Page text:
on October 10, 2002
After reading several of the reviews on City of Glass, I felt a need to give my own opinion. This is a book of perception. One person could perceive it as some sort of [messed] up mystery novel, though if they read it expecting a detective story they will be sorely dissapointed. Another could perceive it as a book about morality, but even that seems cheap and weak. I believe that this is a book about perception and identity.
The main character is Daniel Quinn, who writes under the name William Wilson, about the charcter Max Work. At the beggining of the novel he identifies more with Max that with either of the other aspects of himself. Quinn receives a phone call from Peter Stillman for Detective Paul Auster (look familiar?) and chooses to claim his identity as well.
Then he interacts with Peter Stillman , son of Peter Stillman (who coincidently(?) has the name of Quinn's dead son). This is the gentleman whose case he is supposed to be working on, under the name of Paul Auster. Damaged as a result of a freakish childhood Peter Stillman is an anomolous character. He refers to himself as Peter Nobody, Anything, and Not Here. He claims that he is learning how to be Peter Stillman. Another case of identity confusion.
Quinn is sent on a mission to track Peter Stillman, father of Peter Stillman, an old man who, regardless of the number of times he meets Quinn can never recognize him. Thus Quinn pretends to be a different person each time they encounter eachother.
City of Glass is strange and disturbing and thought provoking. I haven't even meantioned Daniel Quinn the writer, pretending to be Paul Auster the detective, meeting Paul Auster the writer, and his son Daniel. Or how Don Quixote and Cervantes and Quinn and Paul Auster are all the same person!
So if your ready for something to screw with your mind, and make you wonder about the nature of life and literature, read the City of Glass. If you want to read a mystery novel pick up something by Sue Grafton.
on March 23, 2006
City of Glass is the story of Daniel Quinn, a poet turned mystery writer, who is called one night by a person urgently seeking a detective. After several nights of "Sorry, wrong number," Quinn decides to impersonate Paul Auster, the detective the person wants to hire. Accepting the assignment leads to his ultimate ruin.
This story is primarily about Quinn's descent from depression into outright obsession and madness. Horrific abuse based on misinterpreted religion plays a big part in the book, as does the threat of murder. The perceived danger eventually disappears and the case fades away, but Quinn cannot return to his former life, and ends up completely delusional.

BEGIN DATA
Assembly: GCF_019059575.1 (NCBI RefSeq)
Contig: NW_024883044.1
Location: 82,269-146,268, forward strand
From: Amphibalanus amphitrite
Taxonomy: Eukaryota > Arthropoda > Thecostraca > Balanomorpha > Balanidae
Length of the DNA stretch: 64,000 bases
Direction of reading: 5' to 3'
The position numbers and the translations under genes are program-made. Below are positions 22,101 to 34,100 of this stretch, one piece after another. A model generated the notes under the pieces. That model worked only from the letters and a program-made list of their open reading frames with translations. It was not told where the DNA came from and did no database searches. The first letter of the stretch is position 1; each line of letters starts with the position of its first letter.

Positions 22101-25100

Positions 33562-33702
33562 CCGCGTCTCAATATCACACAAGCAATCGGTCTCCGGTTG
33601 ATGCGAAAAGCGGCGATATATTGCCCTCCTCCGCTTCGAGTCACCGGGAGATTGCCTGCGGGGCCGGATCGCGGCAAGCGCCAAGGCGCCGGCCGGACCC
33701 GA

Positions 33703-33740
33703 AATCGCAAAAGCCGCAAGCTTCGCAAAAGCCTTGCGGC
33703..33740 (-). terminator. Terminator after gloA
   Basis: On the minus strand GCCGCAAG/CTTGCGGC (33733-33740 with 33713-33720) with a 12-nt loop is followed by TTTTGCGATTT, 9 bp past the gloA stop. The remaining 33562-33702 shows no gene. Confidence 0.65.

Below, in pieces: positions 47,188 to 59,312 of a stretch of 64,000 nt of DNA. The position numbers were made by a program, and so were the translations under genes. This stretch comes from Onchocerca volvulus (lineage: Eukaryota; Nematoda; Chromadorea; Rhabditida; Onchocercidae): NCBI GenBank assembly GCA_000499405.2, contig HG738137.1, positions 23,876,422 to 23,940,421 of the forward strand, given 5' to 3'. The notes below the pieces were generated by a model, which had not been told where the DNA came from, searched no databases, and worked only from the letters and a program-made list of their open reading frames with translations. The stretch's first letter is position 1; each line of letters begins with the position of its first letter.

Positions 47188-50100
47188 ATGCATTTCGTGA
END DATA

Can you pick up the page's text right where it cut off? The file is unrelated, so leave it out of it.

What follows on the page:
City of Glass is a book of unusual subtlety. Much of the tension is implicit, but is sensed through sections of extensive dialogue. The sparse artwork of the book, finally, highlights the dialogue by moving it along and filling it out, rather than distracting the reader from what is being said.
This is an exceptional work of fiction, even for readers unaccustomed to graphic novels.
on July 30, 2004
Having not read Paul Auster's original novel I can't compare it with the graphic novel, but I can certainly assume it must be an excellent book since it provided the source for this excellent work. I also can't say that I fully understand everything that goes on in this deceptively simple-looking little book; there are multiple layers, and the more times you read it the more questions it answers...and the more questions it asks.
A widower named Quinn lives in New York City with nothing to do but write detective novels. They fill the time, but they don't mean much to him. He walks around the city and likes to feel lost. He is so alone that his loneliness has actually become his companion. One night his phone rings: a wrong number. The caller wants something. He has no reason, but he goes along because it provides a direction, something he has been sorely lacking for years. He becomes involved in a case that has nothing to do with him and he lets it become an obsession. He imagines himself a detective, like the hero of his novels. He imagines that New York is his cocoon, protecting him from the real world, when actually it could be his Hell. He may be losing his mind.